First Generation Human Rights vs. Second Generation Human Rights

Topics: Human rights, Law, Democracy Pages: 4 (1331 words) Published: December 3, 2013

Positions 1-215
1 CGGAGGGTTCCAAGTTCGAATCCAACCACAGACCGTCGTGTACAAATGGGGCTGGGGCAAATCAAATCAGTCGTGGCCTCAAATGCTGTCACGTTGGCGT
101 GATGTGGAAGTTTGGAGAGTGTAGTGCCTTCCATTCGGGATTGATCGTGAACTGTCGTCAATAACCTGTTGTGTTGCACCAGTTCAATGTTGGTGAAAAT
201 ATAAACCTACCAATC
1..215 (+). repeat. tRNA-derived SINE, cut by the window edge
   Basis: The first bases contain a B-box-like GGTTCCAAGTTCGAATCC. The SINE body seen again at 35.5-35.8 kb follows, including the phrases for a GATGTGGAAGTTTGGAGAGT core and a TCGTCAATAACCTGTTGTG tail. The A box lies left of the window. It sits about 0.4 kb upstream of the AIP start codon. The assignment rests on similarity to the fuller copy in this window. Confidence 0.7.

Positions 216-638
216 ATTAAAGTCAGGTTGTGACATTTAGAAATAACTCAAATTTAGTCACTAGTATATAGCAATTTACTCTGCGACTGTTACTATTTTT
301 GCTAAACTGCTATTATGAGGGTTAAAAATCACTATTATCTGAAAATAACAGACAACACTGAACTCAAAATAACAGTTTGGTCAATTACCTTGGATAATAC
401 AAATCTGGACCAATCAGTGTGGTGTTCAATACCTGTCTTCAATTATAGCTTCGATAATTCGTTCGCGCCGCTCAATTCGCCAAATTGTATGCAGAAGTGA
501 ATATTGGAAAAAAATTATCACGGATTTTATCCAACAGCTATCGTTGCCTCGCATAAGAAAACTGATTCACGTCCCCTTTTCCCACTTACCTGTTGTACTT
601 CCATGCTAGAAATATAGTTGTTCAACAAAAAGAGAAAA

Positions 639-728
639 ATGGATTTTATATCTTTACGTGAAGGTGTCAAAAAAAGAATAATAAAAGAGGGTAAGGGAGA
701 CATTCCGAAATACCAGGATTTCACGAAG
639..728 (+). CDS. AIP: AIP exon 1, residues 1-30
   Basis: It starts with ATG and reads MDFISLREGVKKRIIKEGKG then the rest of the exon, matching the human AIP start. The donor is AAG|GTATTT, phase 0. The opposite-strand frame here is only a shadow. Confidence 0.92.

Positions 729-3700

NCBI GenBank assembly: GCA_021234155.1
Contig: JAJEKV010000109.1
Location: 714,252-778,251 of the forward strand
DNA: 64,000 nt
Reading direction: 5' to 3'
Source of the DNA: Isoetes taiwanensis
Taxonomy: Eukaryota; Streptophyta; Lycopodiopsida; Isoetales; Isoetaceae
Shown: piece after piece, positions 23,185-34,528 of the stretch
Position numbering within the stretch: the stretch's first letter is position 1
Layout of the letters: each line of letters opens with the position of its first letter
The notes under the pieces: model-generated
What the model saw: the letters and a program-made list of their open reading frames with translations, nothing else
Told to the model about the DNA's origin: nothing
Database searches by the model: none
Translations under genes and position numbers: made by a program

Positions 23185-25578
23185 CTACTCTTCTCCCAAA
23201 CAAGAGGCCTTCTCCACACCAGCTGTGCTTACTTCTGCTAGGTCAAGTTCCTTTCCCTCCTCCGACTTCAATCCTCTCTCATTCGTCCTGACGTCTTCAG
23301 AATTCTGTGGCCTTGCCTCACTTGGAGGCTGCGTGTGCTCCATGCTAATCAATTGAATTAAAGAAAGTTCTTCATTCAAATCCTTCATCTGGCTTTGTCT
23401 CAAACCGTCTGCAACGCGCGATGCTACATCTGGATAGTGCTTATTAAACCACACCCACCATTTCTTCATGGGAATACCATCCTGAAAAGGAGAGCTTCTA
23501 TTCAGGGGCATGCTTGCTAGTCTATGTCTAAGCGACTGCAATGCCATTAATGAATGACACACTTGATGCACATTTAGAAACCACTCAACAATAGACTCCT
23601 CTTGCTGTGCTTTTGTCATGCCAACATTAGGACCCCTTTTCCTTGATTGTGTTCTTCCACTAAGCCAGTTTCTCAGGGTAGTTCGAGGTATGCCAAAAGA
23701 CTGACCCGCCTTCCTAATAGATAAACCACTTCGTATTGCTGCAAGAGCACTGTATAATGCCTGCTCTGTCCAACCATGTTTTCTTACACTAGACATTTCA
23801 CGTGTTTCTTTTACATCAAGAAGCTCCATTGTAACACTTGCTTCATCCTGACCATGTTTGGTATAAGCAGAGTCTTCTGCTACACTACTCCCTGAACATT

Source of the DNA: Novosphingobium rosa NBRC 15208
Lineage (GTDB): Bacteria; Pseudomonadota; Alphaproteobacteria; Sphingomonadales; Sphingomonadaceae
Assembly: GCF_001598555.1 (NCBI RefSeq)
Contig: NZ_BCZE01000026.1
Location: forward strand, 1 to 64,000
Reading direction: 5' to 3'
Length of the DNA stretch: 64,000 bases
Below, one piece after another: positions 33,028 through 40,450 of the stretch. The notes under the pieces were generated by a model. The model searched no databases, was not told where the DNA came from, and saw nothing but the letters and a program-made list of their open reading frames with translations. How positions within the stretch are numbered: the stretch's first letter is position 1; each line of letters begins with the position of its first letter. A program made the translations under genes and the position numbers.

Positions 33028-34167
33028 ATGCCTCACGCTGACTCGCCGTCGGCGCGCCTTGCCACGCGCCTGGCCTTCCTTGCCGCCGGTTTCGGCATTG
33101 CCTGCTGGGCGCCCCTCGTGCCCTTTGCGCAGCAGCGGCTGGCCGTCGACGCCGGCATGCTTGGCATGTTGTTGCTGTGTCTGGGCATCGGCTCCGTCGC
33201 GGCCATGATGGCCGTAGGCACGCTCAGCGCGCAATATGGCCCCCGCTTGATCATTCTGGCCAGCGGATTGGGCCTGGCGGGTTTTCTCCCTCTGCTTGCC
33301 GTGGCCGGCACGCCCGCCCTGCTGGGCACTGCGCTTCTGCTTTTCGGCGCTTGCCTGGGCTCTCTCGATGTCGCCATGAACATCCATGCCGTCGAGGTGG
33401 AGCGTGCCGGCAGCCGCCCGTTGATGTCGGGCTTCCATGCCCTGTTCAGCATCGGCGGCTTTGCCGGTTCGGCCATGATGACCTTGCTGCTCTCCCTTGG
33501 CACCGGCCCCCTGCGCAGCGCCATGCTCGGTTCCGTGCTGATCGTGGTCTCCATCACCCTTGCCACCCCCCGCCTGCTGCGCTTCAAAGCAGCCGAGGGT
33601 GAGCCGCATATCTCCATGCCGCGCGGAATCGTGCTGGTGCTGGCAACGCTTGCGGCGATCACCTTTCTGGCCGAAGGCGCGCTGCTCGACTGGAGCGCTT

In her article, “The International Law of Human Rights,” Debra DeLaet explains that the United Nations differentiates between civil and political rights (first generation rights), and economic, social and cultural rights (second generation rights). While both sets of rights are vital to ensure basic human rights in any society, second generation rights are more essential in enabling people to lead dignified lives. At least some version of first generation rights are guaranteed to citizens of most democratic societies. In contrast, economic, social and cultural rights – although fundamental to individual dignity and well-being – are not applied equally without discrimination in even the most affluent democracies like the United States, which purports to uphold human rights. Without these basic economic, social and cultural rights, societies cannot uphold freedom and equality for all. One reason why economic, social and cultural rights should take precedence over civil and political rights is because without second generation rights, first generation rights are essentially useless. First generation rights are more specific in nature and are targeted towards individual members of society, rather than society as a whole. Second generation rights address more universal needs that everyone in a given society should be guaranteed in order to live with basic dignity. If one compares the list of first generation rights to that of second generation rights, the former seem to presume the context of a free, democratic and capitalist society. In order for these types of rights to have any value, they must exist in a state that already recognizes the freedom and equality of all its citizens, and that guarantees their basic human, cultural and social needs are met. That is to say that they are free to practice their cultural traditions, to receive equal education, to be able to earn a living, to have access to basic healthcare, food and water, etc. This is not the case in...
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